April 19, 2021

DCTRS

Damascus Center for Theoretical and Civil Rights Studies

Help the students COVID-19 has pushed through the cracks

With California having recorded more than 2 million coronavirus cases and the holidays giving us no reason to think people have been cautious and staying isolated, most California public-school students are still learning at home and will be for weeks to come. The Los Angeles Unified School District has announced that when classes resume in mid-January, they will be conducted remotely.

That makes sense right now, but it’s also reason to be more and more worried about the stalled academic, social and emotional growth of students, not to mention the impact on the families who have acted as tutors, counselors and endlessly inventive social directors to keep kids on track, and the parents and guardians struggling just to get by. Some older siblings have neglected their own schoolwork because they were needed to babysit or oversee the lessons of younger brothers and sisters.

The chasm between rich and poor has been widening at a worrisome rate. One new study shows that low-income students are making considerably lower progress with math than they were a year ago, while high-income students are actually progressing at a faster rate than before the pandemic. More affluent students have parents who can afford learning pods and other tutoring help that speeds up the pace of learning. And though no one can blame parents for doing their best by their kids, the yawning inequity is unacceptable.

For that matter, white, middle-class and affluent students are far more likely to be able to attend regular school at least part time, according to a report out of Columbia University. That’s been obvious just from looking at the experience in the Los Angeles area.

There are various ideas about how to help students catch up once they’re back in a regular classroom — up to and including having many of them repeat a year. But right now, facing the probability of many more weeks online, it’s time to think about how to rev up online school for hundreds of thousands of disengaged students in California.

Los Angeles Unified recently took a significant step toward this by reaching an agreement with United Teachers Los Angeles that adds a half-hour of instruction per week during the second semester, and, more important, a half-hour a day of office time to confer with parents and students. It’s not a world-beating advance; the district’s previous agreement with teachers shorted students on time with teachers, offering them far less than many other large school districts in the state. It’s not enough, but the private sessions will do more for students than extra time in Zoom lessons, where many of them quickly wear out or grow bored.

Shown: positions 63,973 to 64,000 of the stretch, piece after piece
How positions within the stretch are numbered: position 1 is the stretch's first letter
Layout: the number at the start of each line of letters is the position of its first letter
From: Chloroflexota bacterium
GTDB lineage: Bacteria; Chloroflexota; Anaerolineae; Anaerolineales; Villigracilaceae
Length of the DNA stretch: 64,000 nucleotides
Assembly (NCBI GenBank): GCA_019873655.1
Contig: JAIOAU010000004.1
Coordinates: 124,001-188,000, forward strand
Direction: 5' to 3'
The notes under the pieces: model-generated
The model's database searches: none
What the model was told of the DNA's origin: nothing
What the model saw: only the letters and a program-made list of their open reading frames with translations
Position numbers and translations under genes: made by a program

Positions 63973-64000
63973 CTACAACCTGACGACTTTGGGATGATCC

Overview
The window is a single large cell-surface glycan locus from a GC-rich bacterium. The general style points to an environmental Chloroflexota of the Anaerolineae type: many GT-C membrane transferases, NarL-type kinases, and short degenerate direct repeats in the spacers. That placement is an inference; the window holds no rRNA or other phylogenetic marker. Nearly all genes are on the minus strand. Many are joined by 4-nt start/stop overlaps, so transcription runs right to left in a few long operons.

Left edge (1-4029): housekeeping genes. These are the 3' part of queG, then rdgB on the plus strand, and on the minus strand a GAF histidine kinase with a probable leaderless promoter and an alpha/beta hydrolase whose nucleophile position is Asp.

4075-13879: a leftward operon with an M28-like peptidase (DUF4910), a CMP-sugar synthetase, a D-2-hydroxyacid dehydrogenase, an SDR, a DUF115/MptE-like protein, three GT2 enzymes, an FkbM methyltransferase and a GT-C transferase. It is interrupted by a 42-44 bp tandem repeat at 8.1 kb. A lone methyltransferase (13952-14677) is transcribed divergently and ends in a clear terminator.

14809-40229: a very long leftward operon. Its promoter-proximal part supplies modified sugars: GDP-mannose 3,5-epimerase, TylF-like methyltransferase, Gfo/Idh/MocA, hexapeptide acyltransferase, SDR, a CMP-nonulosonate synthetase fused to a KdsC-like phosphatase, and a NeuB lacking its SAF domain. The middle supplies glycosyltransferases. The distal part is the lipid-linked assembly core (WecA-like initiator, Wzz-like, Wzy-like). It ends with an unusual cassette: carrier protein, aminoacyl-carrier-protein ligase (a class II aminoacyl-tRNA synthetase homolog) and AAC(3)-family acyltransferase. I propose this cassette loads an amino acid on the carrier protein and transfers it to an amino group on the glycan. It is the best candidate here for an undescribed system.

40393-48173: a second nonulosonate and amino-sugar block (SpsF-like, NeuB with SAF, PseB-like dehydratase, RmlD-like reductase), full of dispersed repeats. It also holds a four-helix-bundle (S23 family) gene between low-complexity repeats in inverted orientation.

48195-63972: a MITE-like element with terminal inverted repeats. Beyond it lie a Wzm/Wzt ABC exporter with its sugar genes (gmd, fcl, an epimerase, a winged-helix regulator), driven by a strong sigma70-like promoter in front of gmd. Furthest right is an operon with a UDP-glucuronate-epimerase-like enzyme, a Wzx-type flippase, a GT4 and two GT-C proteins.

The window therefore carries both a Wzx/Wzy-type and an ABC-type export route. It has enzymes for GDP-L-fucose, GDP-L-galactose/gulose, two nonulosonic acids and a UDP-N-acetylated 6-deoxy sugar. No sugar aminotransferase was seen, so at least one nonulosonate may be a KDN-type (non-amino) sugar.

Many L.A. Unified teachers already provided the extra time and more. But doing the right thing by students has to be required, not voluntary. As rough a time as this is for school districts and parents, schools in Los Angeles and across the state must go all-out in an attempt to retrieve students who are giving up learning. That needs to include real attendance requirements; L.A. Unified defines student attendance so broadly that kids can spend a minimal amount of time in sessions and still be defined as attending.

Earlier this month, state Supt. of Public Instruction Tony Thurmond outlined several steps toward improving educational outcomes this school year. They include coming up with strategies to help the most disadvantaged students, encouraging the use of CARES Act money to help the neediest students, and conferring with civic groups that have made educational equity their mission.

Thurmond needs to move very fast if he wants to make a difference next semester. Strategizing and conferring with groups should have been in the works months ago; students can’t afford further delay. “Encouraging” school districts isn’t enough; Thurmond needs to use his bully pulpit to harangue districts to pull out all the stops as soon as the second semester begins, both to give teachers the guidance they need, and to put more tutoring, counseling, family outreach, physical exercise and creative activities into the daily lives of students.

The new pandemic relief bill will provide major help — four times as much as the CARES Act did for K-12 schools. State leaders, including legislators, should be figuring out the requirements for using that money to help the most vulnerable kids. At the same time, they need plan for a return to campuses as soon as feasible.

It’s a tough task and an unforeseen one, but that’s the job these officials signed up to accomplish.